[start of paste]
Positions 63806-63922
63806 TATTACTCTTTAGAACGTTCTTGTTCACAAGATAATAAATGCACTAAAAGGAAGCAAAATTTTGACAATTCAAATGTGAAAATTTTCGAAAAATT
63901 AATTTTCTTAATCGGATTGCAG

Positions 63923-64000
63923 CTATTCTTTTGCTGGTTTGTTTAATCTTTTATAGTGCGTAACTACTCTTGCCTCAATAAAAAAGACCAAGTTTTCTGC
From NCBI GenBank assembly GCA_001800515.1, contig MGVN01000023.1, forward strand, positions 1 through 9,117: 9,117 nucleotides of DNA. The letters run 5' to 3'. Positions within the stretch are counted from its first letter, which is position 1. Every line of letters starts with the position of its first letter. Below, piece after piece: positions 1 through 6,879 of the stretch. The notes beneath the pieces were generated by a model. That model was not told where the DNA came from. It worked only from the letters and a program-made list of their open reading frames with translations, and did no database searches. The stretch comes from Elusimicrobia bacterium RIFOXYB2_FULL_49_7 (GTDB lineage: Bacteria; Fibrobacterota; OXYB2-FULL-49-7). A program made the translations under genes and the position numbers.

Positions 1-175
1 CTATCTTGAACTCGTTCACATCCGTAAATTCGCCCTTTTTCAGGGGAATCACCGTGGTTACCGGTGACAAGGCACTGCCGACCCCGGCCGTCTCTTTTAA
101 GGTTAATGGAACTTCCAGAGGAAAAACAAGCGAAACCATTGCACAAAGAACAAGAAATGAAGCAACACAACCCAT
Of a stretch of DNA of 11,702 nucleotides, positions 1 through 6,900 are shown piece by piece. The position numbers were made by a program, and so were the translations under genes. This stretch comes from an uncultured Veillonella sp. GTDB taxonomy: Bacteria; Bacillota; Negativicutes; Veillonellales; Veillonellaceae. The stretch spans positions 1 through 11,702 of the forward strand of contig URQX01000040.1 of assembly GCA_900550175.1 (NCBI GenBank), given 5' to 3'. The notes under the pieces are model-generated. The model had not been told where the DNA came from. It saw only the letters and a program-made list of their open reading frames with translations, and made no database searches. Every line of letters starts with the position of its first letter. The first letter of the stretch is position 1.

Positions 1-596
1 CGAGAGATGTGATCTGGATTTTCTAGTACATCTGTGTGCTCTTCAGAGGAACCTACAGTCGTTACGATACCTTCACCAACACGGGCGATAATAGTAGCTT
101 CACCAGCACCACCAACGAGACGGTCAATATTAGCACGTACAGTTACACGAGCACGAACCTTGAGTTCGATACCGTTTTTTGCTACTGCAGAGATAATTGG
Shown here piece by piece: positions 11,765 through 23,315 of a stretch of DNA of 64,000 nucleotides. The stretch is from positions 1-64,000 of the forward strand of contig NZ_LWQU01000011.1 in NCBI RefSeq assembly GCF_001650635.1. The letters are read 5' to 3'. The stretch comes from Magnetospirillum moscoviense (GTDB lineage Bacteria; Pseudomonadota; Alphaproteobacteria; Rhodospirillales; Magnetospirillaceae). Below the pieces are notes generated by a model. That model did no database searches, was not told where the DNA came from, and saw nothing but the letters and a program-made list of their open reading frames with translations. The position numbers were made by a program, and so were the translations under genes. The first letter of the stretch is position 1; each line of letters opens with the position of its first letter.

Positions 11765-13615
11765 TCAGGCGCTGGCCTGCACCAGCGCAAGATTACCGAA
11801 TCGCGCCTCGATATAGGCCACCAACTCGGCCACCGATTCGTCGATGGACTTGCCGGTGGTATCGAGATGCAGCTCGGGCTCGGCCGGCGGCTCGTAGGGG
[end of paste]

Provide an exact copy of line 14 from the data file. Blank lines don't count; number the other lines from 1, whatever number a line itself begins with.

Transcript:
Shown here piece by piece: positions 11,765 through 23,315 of a stretch of DNA of 64,000 nucleotides. The stretch is from positions 1-64,000 of the forward strand of contig NZ_LWQU01000011.1 in NCBI RefSeq assembly GCF_001650635.1. The letters are read 5' to 3'. The stretch comes from Magnetospirillum moscoviense (GTDB lineage Bacteria; Pseudomonadota; Alphaproteobacteria; Rhodospirillales; Magnetospirillaceae). Below the pieces are notes generated by a model. That model did no database searches, was not told where the DNA came from, and saw nothing but the letters and a program-made list of their open reading frames with translations. The position numbers were made by a program, and so were the translations under genes. The first letter of the stretch is position 1; each line of letters opens with the position of its first letter.